05.11.17
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Financial Planning for a Digital Nomad Life

A few weeks ago, Sarah and I had a pretty frank discussion about what we would be doing right now if we didn’t have children.

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Your ‘Magic’ Interest Rate: Figuring Out Debt vs. Savings

When people first become acutely aware of their personal finances, they’re usually hit with a cavalcade of seemingly incompatible goals. They usually have a number

05.09.17
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My Favorite ‘Little Wins’: 12 Simple Frugality Tips That Just Work

Over the years, I have shared literally thousands of frugality tips on The Simple Dollar. Most of them are useful tips – they will save

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How to Get Back on a Strong Financial Path After a Big Setback

You’ve finally done it. You’ve committed to making some big financial changes in your life. You’re going to plow through your worst debts, build up

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Personal Finance and Life Priorities

A few days ago, I was in the midst of a back-and-forth email conversation about organizing a to-do list. I was making an argument on

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How to Use a Zero-Sum Budget to Pay Down Debt

While there are plenty of different budgeting strategies to try, my personal favorite is the zero-sum budget. This type of budget isn’t hard to implement,

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Finances Without a Direction in Life

During the first few years of marriage, my wife and I were largely directionless. We both had jobs that paid fairly well that we enjoyed

spending money before you have it

10 Ways We Sabotage Our Own Finances

While the U.S. economy has been adding jobs every month since late 2010 and several key indicators  point to strong economic growth, plenty of Americans still struggle.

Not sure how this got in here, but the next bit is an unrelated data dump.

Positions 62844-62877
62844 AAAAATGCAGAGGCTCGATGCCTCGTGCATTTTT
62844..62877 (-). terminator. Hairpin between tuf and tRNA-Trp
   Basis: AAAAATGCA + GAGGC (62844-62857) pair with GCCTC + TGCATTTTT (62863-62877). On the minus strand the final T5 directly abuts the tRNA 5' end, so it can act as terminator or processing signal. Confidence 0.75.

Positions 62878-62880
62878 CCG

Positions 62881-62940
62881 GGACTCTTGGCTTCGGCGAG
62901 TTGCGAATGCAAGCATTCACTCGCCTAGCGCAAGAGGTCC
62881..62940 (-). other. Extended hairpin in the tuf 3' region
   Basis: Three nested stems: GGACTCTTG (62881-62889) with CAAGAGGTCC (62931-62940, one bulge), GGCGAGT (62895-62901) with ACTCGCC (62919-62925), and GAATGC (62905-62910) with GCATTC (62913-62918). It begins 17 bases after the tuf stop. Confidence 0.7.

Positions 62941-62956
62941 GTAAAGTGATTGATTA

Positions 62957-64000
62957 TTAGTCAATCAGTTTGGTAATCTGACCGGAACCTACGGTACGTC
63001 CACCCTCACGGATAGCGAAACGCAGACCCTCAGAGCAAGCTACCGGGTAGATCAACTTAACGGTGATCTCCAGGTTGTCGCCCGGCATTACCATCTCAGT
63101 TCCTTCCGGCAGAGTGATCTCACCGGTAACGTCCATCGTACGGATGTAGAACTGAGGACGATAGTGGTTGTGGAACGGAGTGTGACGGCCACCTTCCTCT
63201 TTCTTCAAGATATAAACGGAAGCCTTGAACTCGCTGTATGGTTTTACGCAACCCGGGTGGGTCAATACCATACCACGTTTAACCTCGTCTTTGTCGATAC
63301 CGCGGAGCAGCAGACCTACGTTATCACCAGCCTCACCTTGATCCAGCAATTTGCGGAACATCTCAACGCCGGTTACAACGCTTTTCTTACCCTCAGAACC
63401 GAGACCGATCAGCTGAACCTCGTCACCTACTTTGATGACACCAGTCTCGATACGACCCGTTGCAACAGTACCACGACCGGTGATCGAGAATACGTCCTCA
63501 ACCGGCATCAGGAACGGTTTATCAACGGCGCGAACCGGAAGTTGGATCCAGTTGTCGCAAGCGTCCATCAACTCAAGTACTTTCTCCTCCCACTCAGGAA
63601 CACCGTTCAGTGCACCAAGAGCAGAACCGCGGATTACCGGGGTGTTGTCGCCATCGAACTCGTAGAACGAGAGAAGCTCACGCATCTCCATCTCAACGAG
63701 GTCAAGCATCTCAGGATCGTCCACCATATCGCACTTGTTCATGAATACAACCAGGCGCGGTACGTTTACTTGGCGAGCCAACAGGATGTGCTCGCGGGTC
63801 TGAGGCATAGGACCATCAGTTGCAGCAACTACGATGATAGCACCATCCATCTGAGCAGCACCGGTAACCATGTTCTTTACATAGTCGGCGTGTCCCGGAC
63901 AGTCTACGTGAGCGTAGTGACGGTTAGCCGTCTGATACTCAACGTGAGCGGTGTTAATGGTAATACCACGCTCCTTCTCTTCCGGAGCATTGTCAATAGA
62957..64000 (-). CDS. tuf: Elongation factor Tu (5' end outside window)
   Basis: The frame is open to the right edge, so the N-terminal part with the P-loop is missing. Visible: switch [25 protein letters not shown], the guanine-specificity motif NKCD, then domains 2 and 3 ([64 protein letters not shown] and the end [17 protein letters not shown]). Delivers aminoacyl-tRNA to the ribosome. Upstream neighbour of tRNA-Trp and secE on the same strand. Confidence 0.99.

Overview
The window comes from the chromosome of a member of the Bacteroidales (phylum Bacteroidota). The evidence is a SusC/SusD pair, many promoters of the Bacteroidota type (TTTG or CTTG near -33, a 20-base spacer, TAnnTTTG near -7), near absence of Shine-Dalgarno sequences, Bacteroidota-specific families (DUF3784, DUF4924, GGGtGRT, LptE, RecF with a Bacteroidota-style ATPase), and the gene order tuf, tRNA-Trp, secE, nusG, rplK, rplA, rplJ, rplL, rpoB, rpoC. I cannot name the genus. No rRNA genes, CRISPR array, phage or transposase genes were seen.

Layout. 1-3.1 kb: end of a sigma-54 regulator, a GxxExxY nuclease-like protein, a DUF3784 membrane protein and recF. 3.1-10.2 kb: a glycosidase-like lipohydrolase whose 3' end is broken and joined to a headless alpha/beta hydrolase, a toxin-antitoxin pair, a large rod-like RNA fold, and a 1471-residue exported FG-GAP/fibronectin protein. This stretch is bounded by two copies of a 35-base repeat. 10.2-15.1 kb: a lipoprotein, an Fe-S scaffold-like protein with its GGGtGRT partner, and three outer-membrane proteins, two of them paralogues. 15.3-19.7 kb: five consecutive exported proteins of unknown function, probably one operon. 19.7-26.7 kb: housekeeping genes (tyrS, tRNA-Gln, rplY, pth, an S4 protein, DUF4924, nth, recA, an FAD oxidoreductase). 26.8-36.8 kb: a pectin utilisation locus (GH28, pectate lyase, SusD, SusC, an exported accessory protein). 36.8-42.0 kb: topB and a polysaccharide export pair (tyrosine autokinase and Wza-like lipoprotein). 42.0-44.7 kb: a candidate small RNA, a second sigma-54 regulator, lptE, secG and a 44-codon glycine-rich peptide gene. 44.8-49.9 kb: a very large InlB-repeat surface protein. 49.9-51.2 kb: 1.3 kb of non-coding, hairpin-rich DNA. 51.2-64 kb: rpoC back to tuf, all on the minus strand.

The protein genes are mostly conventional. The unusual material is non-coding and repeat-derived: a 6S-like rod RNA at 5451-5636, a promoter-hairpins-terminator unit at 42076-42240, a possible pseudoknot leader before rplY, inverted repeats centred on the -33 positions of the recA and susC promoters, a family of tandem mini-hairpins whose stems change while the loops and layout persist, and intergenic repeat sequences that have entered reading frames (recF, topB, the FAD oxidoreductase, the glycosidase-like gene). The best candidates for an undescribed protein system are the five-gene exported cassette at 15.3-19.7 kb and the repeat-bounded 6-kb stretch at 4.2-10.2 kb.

05.05.17
vegetables in a refrigerator

$1 Meal Tactics: Saving Big on Food Costs, a Buck at a Time

A little under a year ago, I wrote an article entitled Using the ‘$1 Per Meal’ Strategy to Save Big Time on Food Costs. In

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Success Through Effort or Advice?

One big criticism that people have made about personal finance writers is that somehow their comments are invalid because they made much of their income

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Happiness and Spending Less Aren’t Mutually Exclusive

Boredom. Sadness. Jealousy. Frustration. Anger. Loneliness. Hopelessness. Those are emotional responses that I hear about all the time from readers who are struggling with adapting

04.26.17
Overworked businessman

How to Handle a Job with Low (or No) Pay Increases

Jason writes in: “I have been working at the same job for the past seven years. It pays well and I am able to save

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Just a Little Patience: 14 Ways to Develop Restraint

A couple of years ago, I wrote an article about nine techniques I was using to teach myself patience, because patience was (and still is)

cash down payment

Six Ways to Squash Lifestyle Inflation

If you’re like many middle-class Americans, you’ve worked hard to get ahead and earn more money. And even if your progress is slow, you’re (hopefully)

04.22.17
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Eight Key Strategies to Help Keep Overbooked Families from Overspending

This time of the year, our family always feels incredibly overbooked. Our three children are each in a couple of activities all throughout the year

04.21.17
federal savings bank how to choose a bank or credit union

How to Compare Banks and Credit Unions When Looking for a New Financial Home

Let’s say you’re moving to a new community and thus need a new home for your banking and checking services, or let’s say you’re in

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Some Thoughts on Impractical Urges on the Path to Financial and Professional Success

Recently, Ayana Mathis published a wonderful article entitled On Impractical Urges. The focus of the article was squarely on the “cult of success” in America

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The Simple Secret to Sustained Financial and Professional Success

Over the last several years, I’ve paid off hundreds of thousands of dollars in debt and went from the precipice of bankruptcy to a path